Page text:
The Dara

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Fells Point’s newest Thai restaurant opened this month in the old Red Star space. The Dara specializes in dishes found in the southern region of the country. Think seafoods like mussels on the half shell, jumbo squid, yellow crab curry, drunken noodles with ribeye, chicken pad Thai.

Buns & Roses Chimney Cakes

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Federal Hill is now home to a stylish new storefront baking chimney cakes fresh daily. The European dessert with a crispy caramelized exterior and fluffy interior comes with soft serve and tons of toppings like caramel, fruits, and Nutella. The Hungarian favorite gets its name from its sweet dough rope that’s twirled into a chimney-like shape.

The Oregon Grille

Nestled in a 19th-century stone farmhouse in the heart of Maryland’s Hunt Country, the iconic Oregon Grille resurfaced this year following a multimillion-dollar renovation from Atlas Restaurant Group and award-winning designer Patrick Sutton. The reinvented landmark restaurant offers contemporary American cuisine from executive chef Amanda Brennan. Luxe lunch, dinner, and brunch offerings showcase hand-cut steaks, fresh seafood, and over 600 wines. Next up for Atlas: opening hotly anticipated steakhouse the Ruxton in Harbor East.

The Oregon Grille serves a wide selection of surf-and-turf offerings.
The Oregon Grille

Hampden Yards - Beer Garden

Hampden welcomed a namesake beer-and-cocktail garden this spring with room for 150 drinkers at a time. The open-air hangout dotted with communal tables shows lots of love for local brews across its 16 tap lines, paired to a causal comfort food menu full of burgers, bratwurst, nachos, and charcuterie boards. A shipping container bar sends out a long list of crushes like a rum-heavy Hemingway with grapefruit — a perfect pregame for life-size Connect Four and foosball.

Common Ground Cafe Cooperative

Hampden’s longtime neighborhood coffee shop, Common Ground, just reopened as a worker-owned cooperative. After a sudden closure was announced in July, the 25-year-old stalwart successfully reopen its doors with assistance from the Baltimore Roundtable for Economic Democracy and Seed Commons, as well as community donations. The kitchen started off with a limited menu of coffee and tea offerings, breakfast sandwiches, and fresh bagels and muffins. But just this week, it expanded to include signature sandwiches like its chicken salad and bacon variation, The Elm. The dual inside-outside space also got spruced up with fresh coats of paint and new local arts on the walls. — Jess Mayhugh

Toki Underground

The D.C. destination for ramen, dumplings, and steamed buns expanded to Charm City this summer. The Greenmount newcomer offers a variety of ramen bowls like the Toki Classic comprised of braised shredded pork, Chinese broccoli, and soft egg; Taipei curry chicken; and spicy vegan. Early favorites also include the kimchi, dan dan noodles, and fried shrimp with a Kewpie mayo dipper. Seating arrangements include high-tops, glossy tables, and a covered breezeway. Interior designer and Toki partner Christophe Richard—the son of late James Beard Award-winning chef Michel Richard— put together the look.

Rotating skateboard decks and wallpaper made of old Japanese wrestling mags add to Toki’s artsy-punk aesthetic.
Josh Sisk Photography

Peter Chang Baltimore

Peter Chang, the famed Chinese chef behind Canton’s recently retooled hotspot NiHao, opened an edition of his flavorful namesake restaurant near Johns Hopkins Hospital this summer. The versatile dim sum venture sends out stellar dumplings, pork belly buns, Sichuan cold noodles, bamboo fish, mapo tofu, and bubble teas. NiHao’s crowd-pleasing limoncello crispy jumbo shrimp also makes a cameo.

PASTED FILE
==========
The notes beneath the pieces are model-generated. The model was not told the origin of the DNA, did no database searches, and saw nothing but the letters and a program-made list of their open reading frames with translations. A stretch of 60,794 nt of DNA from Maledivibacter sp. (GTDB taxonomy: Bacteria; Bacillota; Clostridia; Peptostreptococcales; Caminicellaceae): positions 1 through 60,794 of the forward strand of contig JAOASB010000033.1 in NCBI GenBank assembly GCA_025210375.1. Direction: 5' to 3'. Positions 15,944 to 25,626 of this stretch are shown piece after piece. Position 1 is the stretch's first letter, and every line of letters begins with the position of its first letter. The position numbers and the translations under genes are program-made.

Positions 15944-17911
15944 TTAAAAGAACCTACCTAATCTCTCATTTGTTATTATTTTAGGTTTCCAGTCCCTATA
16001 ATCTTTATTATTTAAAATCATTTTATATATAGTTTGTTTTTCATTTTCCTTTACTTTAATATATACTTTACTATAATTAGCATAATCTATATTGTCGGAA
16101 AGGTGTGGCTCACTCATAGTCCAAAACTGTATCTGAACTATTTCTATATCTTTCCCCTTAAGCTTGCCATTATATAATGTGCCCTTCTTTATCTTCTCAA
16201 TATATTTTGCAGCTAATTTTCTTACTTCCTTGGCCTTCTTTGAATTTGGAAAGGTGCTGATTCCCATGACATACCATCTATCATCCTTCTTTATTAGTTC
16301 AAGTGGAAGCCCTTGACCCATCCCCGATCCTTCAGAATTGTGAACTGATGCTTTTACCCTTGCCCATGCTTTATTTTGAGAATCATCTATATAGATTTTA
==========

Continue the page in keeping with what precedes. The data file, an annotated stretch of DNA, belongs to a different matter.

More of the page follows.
Docks on the Harbor

Baltimore’s Power Plant building scored a lively new waterfront destination for chilled Chincoteague oysters, wings with homemade ranch or bleu cheese dippers, tempura-battered chicken tenders, salmon BLTs, and seafood fra diavolo. Lobster makes lots of appearances on the menu, in sushi rolls, mac and cheese, linguini, and atop burgers. Boozy brunch served days a week features $30 bottomless mimosas, bloody marys, bellinis, frozen drinks, and all of its wines and beers with the purchase of food.

La Calle

Around since 2018, downtown’s modern Mexican restaurant relocated to fresh Fells Point digs last month. La Calle brings its new neighborhood an expanded list of mezcal and tequilas, joined by a familiar lineup of tacos, ceviches, tostadas, tasty tres leches, and new dishes like a pan-roasted half-chicken slathered in mole. Weekend brunch calls for French toast, steak con huevos, and tiny churros.

Bunny’s Buckets & Bubbles

Fells Point’s old Wharf Rat space got a new life this year as an adorable Southern spot set to the soundtrack of corks popping left and right. Pair 8-piece buckets of lip-smacking fried chicken with sauces that swing from classic (honey mustard and hot) to unexpected (miso-hot honey and homemade gochujang barbecue). As the name implies, bottles of bubbly are aplenty. Choose from a party-starting selection of Champagne, prosecco, cava, and sparkling reds.

Osteria Pirata

Chef Ashish Alfred’s anticipated red-sauce joint made a big splash inside the Admiral Fell Inn this year. Kick off the family-style meal with arancini, caprese and Caesar salads, and plump meatballs. Meaty mains like bavette steak and veal marsala join a long list of pastas like red wine-stained pappardelle built with slow-braised lamb, cacio e pepe fettuccini, and a show-stopping 40-layer lasagna bolognese. Save room for the pistachio cheesecake and a 24-layer chocolate cake.

The Dara

Fells Point’s newest Thai restaurant opened this month in the old Red Star space. The Dara specializes in dishes found in the southern region of the country. Think seafoods like mussels on the half shell, jumbo squid, yellow crab curry, drunken noodles with ribeye, chicken pad Thai.

Buns & Roses Chimney Cakes

Federal Hill is now home to a stylish new storefront baking chimney cakes fresh daily. The European dessert with a crispy caramelized exterior and fluffy interior comes with soft serve and tons of toppings like caramel, fruits, and Nutella. The Hungarian favorite gets its name from its sweet dough rope that’s twirled into a chimney-like shape.